# The logic behind list comprehensions?

Hello!

I have been working a lot with list comprehensions lately, but I still don’t really ‘get’ what exactly is going on when I use them. That is, what is the syntax `operation_on_i for i in some_list` really asking python to do and how does python understand what I am asking it?

Thanks!

I figured it was [make a list] for i in [source list]

edit: well, I guess that’s not right either, since I was just making lists of None in my class.

some_list = [None for i in range(integer)]

Hi Taylor.

Well, the way I understand List Comprehensions is a simpler way to create a list based on another list.

original_list = [ 1 , 2 , 3 , 4 , 5 ]

You want another list that take each value of the original_list and multiply it by 2. So you want:

original_times_two = [ 2 , 4 , 6 , 8 , 10 ]

There are many ways to get this result. Using Loops is the most basic one. But List Comprehension is much simpler.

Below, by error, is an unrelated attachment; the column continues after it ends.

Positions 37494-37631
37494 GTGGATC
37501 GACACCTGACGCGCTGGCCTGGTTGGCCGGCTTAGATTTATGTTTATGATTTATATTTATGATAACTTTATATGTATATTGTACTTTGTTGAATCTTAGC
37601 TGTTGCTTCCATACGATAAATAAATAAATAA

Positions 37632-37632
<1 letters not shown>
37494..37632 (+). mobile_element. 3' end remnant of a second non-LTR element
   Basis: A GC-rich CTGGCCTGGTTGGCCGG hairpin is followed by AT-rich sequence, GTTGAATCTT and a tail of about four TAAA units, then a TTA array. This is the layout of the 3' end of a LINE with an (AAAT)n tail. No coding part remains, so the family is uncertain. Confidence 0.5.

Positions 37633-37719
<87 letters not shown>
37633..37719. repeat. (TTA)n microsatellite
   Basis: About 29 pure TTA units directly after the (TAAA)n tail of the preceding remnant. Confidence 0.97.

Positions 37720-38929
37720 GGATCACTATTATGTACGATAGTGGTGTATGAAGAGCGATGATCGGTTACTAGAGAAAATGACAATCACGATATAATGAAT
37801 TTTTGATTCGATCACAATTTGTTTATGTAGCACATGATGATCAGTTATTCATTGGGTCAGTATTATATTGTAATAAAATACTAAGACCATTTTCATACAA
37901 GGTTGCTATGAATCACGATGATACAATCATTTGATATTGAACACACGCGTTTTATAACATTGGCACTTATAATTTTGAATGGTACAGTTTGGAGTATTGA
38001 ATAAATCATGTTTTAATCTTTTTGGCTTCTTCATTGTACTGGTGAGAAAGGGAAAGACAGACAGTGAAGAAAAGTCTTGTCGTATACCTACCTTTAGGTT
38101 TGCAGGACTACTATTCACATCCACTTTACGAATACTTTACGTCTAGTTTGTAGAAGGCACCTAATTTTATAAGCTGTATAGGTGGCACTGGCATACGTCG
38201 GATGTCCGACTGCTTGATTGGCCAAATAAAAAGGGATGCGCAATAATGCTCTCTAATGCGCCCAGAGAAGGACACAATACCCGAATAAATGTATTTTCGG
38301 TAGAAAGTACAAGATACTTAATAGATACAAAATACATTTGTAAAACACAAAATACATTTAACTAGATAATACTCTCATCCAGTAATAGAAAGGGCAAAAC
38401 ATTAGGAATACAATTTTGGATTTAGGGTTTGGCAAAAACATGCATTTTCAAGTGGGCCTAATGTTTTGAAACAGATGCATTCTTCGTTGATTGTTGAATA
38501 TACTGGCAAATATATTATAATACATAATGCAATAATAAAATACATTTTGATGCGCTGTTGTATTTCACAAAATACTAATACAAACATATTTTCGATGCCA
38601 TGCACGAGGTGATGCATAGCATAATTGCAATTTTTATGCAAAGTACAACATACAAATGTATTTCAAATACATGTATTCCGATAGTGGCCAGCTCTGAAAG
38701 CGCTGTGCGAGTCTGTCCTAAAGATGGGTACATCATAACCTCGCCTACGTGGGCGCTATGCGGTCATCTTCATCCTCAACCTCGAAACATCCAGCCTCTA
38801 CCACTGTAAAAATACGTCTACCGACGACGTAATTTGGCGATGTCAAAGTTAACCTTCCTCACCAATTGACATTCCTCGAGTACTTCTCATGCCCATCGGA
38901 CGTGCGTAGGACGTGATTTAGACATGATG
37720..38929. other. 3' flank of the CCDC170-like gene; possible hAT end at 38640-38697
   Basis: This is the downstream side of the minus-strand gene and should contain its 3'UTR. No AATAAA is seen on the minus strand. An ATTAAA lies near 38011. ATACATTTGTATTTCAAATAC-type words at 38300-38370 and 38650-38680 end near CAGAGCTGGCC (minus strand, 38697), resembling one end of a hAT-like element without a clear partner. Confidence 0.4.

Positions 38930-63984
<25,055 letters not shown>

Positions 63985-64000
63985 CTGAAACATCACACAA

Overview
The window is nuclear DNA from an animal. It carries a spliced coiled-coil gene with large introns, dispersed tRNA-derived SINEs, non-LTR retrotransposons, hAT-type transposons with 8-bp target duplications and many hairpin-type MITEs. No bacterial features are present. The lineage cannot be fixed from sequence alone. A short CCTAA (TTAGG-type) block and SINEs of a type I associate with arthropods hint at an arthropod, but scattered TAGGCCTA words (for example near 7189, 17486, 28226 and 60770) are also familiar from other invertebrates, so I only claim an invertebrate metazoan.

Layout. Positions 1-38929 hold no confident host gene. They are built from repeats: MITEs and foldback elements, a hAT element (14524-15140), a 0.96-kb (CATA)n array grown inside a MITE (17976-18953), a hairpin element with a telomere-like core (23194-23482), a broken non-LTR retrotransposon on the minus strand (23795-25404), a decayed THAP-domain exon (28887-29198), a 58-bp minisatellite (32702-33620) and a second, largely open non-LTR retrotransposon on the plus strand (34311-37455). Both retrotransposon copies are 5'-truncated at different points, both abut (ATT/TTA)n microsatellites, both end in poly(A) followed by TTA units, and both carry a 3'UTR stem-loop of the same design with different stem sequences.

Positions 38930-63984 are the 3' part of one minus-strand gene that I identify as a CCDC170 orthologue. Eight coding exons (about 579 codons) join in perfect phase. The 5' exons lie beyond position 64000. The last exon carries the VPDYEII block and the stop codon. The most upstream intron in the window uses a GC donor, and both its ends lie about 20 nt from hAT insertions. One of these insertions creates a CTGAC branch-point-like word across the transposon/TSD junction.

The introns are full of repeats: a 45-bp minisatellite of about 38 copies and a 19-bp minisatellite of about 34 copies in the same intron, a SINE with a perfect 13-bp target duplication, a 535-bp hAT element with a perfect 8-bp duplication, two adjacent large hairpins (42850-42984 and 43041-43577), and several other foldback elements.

So, thinking about the sintax you mentioned, let’s break it into pieces:

operation_on_i for i in some_list

some_list is the original_list. Is the list that you are using the values.
i is a temporary variable. The for will make i assume each value of the original_list, one at a time.
operation_on_i is basically what you want to do with each value assumed by i

All of that goes inside the list you want to create.

Getting back to my example, this is what you should do:

original_times_two = [ i * 2 for i in original_list ]

I hope I helped and I am sorry if it was a bit confusing. If you need anything else, just ask.

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Thank you! Your explanation was very clear. I appreciate the help!

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@m.cassani’s explanation lays it out nicely, I felt it’s worth adding that there’s nothing restricting the you to iterate through a list, any iterable could be used (for example you’ll commonly see `range` used in the lessons but there are many more options).

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Ah, good point @tgrtim. Thanks for pointing this out!